A French term that means "paving stone," pavé describes the brick shape of this elegant dessert. Whisky often has notes of vanilla, caramel and chocolate, making it a lovely complement to desserts featuring those same flavours.
Chocolate Whiskey Pavé: Line 9- x 5-inch (2 L) loaf pan with plastic wrap, leaving 4-inch (10 cm) overhang. Set aside.
In heatproof bowl set over saucepan of hot (not boiling) water, melt butter with chocolate, stirring, until smooth. Remove from heat; stir in whisky. Let cool for 15 minutes.
Beat cream until stiff peaks form; whisk one-quarter into chocolate mixture. Fold in remaining whipped cream. Scrape into prepared pan, smoothing top; fold overhang over top. Refrigerate until firm, about 4 hours. (Make-ahead: Refrigerate for up to 3 days.) Unwrap and let stand at room temperature for 5 minutes; using hot knife, slice pavé crosswise.
Sponge Toffee: While pavé is chilling, in 6-cup (1.5 L) saucepan, bring sugar, corn syrup and 3 tbsp water to boil over medium heat, stirring just until sugar is dissolved. Boil, without stirring but brushing down side of pan with pastry brush dipped in cold water, until candy thermometer reads 300°F (149°C) or 1 tsp mixture dropped in cold water forms hard brittle threads, about 12 minutes.
Remove from heat; standing back and averting face, pour in vanilla. Add baking soda, whisking just until combined, about 2 or 3 times. (Mixture will bubble, sputter and increase in volume.)
Pour into parchment paper–lined 9- x 5-inch (2 L) loaf pan (do not scrape bottom of saucepan). Let cool in pan, undisturbed, for about 2 hours. Using serrated knife, cut toffee into bite-size pieces. (Make-ahead: Layer between waxed paper in airtight container; store for up to 1 month.) Serve with pavé.
Tip from The Test Kitchen: For puffed, airy sponge toffee, resist the urge to scrape the bottom of the saucepan when pouring the syrup into the loaf pan. Otherwise, the denser syrup that collects at the bottom will deflate the lighter syrup as it settles in the loaf pan.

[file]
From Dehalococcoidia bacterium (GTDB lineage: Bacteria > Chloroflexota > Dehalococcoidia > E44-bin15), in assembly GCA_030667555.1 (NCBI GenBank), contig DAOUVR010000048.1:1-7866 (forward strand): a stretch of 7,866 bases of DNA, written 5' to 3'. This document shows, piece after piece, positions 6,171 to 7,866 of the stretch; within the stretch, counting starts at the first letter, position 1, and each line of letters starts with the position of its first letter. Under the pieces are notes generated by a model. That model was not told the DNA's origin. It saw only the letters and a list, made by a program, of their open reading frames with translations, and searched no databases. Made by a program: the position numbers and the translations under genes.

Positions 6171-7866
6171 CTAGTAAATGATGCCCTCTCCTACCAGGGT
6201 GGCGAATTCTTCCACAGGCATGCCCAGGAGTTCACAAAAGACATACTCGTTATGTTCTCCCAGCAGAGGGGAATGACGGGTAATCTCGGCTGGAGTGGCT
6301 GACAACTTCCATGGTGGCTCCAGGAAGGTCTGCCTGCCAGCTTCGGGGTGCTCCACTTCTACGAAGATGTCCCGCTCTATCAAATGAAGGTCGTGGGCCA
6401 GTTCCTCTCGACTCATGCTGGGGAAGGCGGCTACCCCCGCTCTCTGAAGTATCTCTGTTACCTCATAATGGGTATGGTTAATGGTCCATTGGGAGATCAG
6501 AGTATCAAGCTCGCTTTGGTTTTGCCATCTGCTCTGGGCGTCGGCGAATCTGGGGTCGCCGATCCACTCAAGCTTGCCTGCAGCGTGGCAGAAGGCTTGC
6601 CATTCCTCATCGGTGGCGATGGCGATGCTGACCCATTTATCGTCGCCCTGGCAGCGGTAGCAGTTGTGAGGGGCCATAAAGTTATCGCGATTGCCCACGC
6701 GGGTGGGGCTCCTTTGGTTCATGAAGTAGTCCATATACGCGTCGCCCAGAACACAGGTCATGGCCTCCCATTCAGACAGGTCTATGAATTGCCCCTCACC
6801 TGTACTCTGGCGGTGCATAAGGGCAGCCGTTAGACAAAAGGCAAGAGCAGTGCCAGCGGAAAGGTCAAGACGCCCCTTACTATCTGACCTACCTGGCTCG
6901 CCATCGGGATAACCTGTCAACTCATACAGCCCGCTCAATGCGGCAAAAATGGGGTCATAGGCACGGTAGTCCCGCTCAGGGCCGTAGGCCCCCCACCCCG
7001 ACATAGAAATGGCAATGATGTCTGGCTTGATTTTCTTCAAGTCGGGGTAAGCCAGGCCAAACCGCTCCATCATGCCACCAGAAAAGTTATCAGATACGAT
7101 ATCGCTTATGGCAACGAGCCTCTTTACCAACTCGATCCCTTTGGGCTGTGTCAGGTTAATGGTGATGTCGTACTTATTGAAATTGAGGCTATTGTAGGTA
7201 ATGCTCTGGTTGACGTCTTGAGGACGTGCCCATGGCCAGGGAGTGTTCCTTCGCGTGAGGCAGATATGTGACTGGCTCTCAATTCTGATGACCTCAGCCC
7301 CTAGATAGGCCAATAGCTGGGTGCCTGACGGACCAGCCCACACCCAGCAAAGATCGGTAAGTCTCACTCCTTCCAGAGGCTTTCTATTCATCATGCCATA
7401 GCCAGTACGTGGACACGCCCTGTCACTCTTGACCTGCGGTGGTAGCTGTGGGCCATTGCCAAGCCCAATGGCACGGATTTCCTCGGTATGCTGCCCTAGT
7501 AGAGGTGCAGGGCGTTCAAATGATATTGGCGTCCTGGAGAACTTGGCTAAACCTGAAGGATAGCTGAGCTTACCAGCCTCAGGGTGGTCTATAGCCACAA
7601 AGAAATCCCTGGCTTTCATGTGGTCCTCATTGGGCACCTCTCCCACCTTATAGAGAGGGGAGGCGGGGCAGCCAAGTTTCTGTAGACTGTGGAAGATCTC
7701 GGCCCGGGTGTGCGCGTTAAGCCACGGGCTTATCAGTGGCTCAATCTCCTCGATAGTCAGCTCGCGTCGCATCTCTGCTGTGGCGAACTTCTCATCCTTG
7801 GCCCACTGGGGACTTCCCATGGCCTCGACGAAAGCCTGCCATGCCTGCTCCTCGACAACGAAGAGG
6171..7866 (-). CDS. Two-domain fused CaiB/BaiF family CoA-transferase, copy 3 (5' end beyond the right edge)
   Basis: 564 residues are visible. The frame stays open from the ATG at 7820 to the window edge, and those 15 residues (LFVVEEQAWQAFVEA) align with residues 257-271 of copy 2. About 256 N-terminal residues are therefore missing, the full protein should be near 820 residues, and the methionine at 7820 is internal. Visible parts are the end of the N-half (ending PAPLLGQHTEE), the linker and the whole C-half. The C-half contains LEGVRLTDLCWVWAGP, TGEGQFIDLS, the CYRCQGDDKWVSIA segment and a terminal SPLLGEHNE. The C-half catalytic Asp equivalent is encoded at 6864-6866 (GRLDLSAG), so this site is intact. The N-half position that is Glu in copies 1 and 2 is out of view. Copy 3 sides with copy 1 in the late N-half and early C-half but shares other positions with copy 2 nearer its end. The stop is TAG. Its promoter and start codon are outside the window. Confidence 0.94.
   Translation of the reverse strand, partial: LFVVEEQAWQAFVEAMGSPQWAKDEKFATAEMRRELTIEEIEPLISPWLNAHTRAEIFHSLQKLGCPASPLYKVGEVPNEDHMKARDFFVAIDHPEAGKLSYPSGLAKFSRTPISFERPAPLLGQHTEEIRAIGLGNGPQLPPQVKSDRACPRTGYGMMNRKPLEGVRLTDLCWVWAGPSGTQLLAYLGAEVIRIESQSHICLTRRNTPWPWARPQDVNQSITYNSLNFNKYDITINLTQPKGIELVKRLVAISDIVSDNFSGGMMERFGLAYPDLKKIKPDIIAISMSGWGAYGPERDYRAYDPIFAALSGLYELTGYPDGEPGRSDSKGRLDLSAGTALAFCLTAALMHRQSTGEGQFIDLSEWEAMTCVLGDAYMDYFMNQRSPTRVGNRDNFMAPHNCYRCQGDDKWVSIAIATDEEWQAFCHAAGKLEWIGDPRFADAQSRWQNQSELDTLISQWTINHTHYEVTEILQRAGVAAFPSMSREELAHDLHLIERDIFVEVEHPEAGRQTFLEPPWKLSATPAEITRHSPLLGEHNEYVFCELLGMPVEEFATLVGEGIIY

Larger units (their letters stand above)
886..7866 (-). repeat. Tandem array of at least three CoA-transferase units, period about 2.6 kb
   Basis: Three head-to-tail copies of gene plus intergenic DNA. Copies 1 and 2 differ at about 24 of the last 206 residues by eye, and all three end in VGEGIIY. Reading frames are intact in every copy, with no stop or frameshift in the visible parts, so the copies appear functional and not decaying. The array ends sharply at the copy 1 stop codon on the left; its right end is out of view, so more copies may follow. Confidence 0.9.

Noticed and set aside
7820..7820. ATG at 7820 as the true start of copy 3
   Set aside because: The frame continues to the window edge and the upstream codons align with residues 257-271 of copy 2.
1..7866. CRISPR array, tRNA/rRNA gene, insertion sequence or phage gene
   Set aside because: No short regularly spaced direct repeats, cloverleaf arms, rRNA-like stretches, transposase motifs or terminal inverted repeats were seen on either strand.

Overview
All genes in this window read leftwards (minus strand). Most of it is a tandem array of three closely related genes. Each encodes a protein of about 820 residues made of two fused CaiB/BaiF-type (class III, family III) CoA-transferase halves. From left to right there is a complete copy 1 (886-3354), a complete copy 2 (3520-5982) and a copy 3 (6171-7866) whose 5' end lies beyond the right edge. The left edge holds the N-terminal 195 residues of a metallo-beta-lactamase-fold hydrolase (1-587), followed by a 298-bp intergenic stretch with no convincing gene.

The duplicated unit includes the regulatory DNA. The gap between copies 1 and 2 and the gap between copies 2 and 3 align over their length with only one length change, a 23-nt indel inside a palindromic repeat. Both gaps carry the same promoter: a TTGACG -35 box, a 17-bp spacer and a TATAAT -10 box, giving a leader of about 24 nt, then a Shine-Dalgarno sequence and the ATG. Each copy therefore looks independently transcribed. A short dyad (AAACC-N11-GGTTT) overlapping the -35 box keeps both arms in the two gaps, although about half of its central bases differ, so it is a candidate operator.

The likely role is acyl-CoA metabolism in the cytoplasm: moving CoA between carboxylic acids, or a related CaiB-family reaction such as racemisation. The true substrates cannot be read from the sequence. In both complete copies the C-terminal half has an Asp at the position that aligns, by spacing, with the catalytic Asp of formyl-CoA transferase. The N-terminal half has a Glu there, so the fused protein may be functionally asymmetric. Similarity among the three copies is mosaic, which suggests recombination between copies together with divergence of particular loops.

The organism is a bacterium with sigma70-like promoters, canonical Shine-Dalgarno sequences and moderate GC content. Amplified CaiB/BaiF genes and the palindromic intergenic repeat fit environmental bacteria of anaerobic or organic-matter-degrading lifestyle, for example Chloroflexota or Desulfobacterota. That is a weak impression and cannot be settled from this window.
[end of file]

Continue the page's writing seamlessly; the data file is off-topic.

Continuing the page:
You may have seen chocolate-dipped bacon at your local food fair or bacon in chocolate-bar form at your local specialty store, but I promise you that this version surpasses anything else. Dipping the candied bacon only halfway allows guests to grab a piece without getting their hands covered in chocolate.
Portion size18 servings
(about 8 oz/225 g)
good-quality dark chocolate
(such as Lindt), melted
Cut each slice of bacon crosswise into 3 pieces; place on lightly greased rack on foil-lined rimmed baking sheet. Sprinkle with one-third of the sugar, pressing gently to adhere.
Bake in 400F (200C) oven until sugar starts to bubble, about 7 minutes. With tongs, turn bacon; sprinkle with remaining sugar. Bake until sugar is golden and bubbly and bacon is lightly crisp, about 8 minutes. Let cool completely.
Dip each bacon piece halfway into chocolate, allowing any excess to drip off. Place on waxed paper–lined baking sheet; refrigerate until set, about 10 minutes.
"Making a pie in a large jelly roll pan means you can easily serve a crowd.
Plus, a slab is so much simpler to transport and slice without making a mess. Talk about a win-win!" — Gilean Watts, Food specialist
Portion size24 servings
Credits :Canadian Living Magazine: January 2016
1 3/4 teaspoon
cold lard or vegetable shortening
ice water (approx)
apples (such as Gala or Golden Delicious)
peeled, cored and chopped (about 8 cups)
per serving: about
Total fat16 g
Saturated fat8 g
Total carbohydrate43 g
In bowl, whisk flour with 1 1/2 tsp of the salt. Using pastry blender or 2 knives, cut in butter and lard until mixture resembles coarse crumbs with a few larger pieces.
In separate bowl, whisk together ice water, sour cream and eggs; drizzle over flour mixture, tossing with fork to form ragged dough and adding up to 1 tbsp more ice water if necessary.